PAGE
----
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Strong signals of public distrust in politics and government

August 1, 2012

Editorial: Poll results, nuke protests show public's distrust in gov't at boiling point



Members of the general public have almost simultaneously sent signals from two locations that their distrust in politics has heightened to an alarming level.

In the Yamaguchi gubernatorial election on July 29, a candidate who ran on an anti-nuclear power platform had a strong showing even though he was narrowly defeated by a former bureaucrat backed jointly by the largest opposition Liberal Democratic Party (LDP) and its former ruling coalition partner New Komeito.

Meanwhile, a large number of people surrounded the Diet Building during a major anti-nuclear power demonstration in Tokyo on the same day.

The fact that an anti-nuclear power candidate gained strong support from those who back no particular political party in a conservative stronghold, and that a huge number of citizens participated in a movement regardless of their party affiliation, have sounded an alarm bell to established political parties, including the ruling Democratic Party of Japan (DPJ) and the LDP. In particular, Prime Minister Yoshihiko Noda, who is trying to resume operations at idled nuclear power stations, should face up to the reality that the public's distrust in politics is at boiling point.

The gubernatorial election was a race too close for comfort for the LDP. The party won seats in three of the four single-seat constituencies of the House of Representatives in Yamaguchi Prefecture in 2009 when the DPJ scored a landslide victory. The LDP-New Komeito alliance fielded Shigetaro Yamamoto, a former high-ranking bureaucrat of the Land, Infrastructure, Transport and Tourism Ministry, while the DPJ was unable to field any candidate. Under ordinary circumstances, it would have been an easy win for the LDP and Komeito.

However, the candidacy of Tetsunari Iida, who is an advocate of a breakaway from nuclear power and was the brains behind Osaka Mayor Toru Hashimoto's political rise, drastically changed the situation. During his campaign, Iida demanded that Chugoku Electric Power Co.'s plan to build the Kaminoseki Nuclear Power Plant in the prefecture be scrapped altogether. The LDP and Komeito was alarmed by the growing support Iida gained from prefectural residents by staging a campaign in a way similar to that of Hashimoto's Osaka Restoration Association. Yamamoto, who is in favor of the promotion of nuclear power, insisted that the Kaminoseki nuclear plant project be frozen in a desperate bid to prevent the issue from emerging as a major point of contention during the race.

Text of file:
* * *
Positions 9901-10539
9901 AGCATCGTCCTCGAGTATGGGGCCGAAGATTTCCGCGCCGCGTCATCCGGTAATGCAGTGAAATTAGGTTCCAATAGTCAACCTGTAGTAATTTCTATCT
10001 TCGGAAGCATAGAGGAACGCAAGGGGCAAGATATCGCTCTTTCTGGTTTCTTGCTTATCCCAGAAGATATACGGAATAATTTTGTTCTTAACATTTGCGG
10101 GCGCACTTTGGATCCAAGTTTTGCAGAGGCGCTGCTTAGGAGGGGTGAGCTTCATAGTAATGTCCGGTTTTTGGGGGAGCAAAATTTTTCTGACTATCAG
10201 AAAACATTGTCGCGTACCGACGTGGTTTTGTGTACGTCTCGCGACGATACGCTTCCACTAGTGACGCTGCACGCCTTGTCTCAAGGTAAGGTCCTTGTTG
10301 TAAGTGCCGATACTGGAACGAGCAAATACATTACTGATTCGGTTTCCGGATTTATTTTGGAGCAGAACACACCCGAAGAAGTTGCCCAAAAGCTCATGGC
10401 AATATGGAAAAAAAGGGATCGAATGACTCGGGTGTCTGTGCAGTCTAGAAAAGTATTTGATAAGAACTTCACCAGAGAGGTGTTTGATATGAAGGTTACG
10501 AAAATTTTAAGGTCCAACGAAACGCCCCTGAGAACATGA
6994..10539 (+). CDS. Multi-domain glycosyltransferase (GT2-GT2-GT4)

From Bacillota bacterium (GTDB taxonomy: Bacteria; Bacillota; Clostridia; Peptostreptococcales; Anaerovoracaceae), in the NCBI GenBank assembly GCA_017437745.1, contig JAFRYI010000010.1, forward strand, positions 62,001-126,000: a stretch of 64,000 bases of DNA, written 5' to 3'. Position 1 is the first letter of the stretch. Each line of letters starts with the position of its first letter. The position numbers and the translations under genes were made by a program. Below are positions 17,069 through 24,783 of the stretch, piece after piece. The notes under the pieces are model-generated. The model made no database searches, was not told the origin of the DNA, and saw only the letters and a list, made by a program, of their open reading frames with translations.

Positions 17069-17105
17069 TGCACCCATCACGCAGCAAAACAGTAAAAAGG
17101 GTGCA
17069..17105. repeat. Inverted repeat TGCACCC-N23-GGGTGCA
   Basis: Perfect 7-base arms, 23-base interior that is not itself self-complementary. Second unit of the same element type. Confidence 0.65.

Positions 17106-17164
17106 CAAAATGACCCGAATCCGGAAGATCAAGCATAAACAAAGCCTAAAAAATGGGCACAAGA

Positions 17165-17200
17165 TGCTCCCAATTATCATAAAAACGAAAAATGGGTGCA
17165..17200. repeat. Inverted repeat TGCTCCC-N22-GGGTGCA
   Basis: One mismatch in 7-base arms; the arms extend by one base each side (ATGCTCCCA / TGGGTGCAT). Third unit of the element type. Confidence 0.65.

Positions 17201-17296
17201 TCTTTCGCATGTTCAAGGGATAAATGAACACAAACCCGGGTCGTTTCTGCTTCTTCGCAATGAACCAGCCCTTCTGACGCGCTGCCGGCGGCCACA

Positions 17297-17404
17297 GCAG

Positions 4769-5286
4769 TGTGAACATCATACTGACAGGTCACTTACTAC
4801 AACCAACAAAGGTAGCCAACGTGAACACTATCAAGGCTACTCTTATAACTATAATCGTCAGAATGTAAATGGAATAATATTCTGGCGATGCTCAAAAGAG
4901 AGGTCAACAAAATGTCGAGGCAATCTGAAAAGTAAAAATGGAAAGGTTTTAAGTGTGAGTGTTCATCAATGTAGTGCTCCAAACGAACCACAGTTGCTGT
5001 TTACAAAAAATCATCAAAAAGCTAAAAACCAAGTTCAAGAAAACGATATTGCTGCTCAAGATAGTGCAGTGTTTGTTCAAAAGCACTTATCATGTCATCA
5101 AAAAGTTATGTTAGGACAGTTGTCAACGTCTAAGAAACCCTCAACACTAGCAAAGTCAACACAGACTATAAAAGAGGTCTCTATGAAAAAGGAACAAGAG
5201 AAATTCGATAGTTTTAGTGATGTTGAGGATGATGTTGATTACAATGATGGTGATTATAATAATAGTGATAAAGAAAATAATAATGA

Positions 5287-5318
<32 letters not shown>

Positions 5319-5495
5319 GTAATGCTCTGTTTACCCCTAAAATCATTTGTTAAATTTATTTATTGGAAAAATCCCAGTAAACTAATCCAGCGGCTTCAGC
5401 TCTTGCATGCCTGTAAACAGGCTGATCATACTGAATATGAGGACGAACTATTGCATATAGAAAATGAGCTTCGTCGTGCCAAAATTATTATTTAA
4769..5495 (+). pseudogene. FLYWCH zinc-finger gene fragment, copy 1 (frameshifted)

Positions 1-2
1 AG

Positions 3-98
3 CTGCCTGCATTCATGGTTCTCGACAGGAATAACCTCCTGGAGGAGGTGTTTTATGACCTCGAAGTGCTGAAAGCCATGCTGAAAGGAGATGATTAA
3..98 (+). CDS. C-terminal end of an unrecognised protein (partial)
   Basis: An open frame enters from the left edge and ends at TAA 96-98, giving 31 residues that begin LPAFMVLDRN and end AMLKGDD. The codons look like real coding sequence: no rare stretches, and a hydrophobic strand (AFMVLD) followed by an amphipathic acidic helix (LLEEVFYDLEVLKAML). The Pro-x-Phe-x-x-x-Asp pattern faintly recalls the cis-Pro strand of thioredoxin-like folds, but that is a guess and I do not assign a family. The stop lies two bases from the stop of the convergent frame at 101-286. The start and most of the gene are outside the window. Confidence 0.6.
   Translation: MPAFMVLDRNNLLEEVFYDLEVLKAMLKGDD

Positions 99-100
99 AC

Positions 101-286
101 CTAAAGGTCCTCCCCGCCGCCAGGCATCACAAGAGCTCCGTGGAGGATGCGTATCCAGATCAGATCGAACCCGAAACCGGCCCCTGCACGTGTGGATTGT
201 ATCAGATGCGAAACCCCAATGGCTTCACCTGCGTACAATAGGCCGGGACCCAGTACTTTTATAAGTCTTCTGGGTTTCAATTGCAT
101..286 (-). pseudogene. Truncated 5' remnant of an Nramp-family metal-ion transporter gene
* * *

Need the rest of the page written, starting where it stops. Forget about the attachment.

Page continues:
Even though Yamamoto was elected, no one should downplay the fact that Iida, who launched a grass-root election campaign without the backing of any established political party, only trailed Yamamoto by about 67,000 votes.

According to exit polls by news organizations including the Mainichi Shimbun, 53 percent of voters who support no particular political party, voted for Iida. The possibility cannot be ruled out that prefectural residents directed their criticism of the Noda Cabinet for trying to reactivate nuclear plants and approving U.S. forces' introduction of the Osprey vertical takeoff and landing aircraft to Japan at the LDP and Komeito, which are established political parties. Following the election, these established parties appear to be increasingly wary of any new political parties, including the Osaka Restoration Association, that are planning to field candidates in the next House of Representatives election in a bid to form a third bloc in the Diet.

These moves are closely related to steady growth in the number of participants in anti-nuclear power demonstrations staged in front of the Prime Minister's Office in Tokyo. A massive number of citizens spontaneously participated in the July 29 demonstration organized by a citizens' network despite the scorching heat, filling streets around the Diet Building.

Large-scale, nonpartisan movements, which had not been observed in Japan for decades, should be viewed as citizens' extremely important expression of their will. These movements reflect citizens' growing concerns that the Noda administration is trying to take the opportunity of the reactivation of two idled reactors at the Oi Nuclear Power Plant in Fukui Prefecture to resume operations at other nuclear plants one after the other and that the government will give up its policy of decreasing Japan's reliance on atomic power to revive its nuclear power promotion policy. The movements also illustrate citizens' anger at the lack of a system under which they can directly reflect their concerns in politics. However, top government officials' response to these moves is extremely slack.

The Mainichi Shimbun's latest opinion poll shows that the approval rating for the Noda Cabinet hit a record low of 23 percent since its inauguration. The sharp decline in the approval rating is attributable to various factors, such as a split of the DPJ and the public's opposition to the consumption tax increase. Noda and members of his Cabinet should take its declining popularity seriously as the public's warning against the high-handed manner in which the Noda administration has decided on policy measures, such as the reactivation of nuclear plants and the introduction of the Osprey aircraft.

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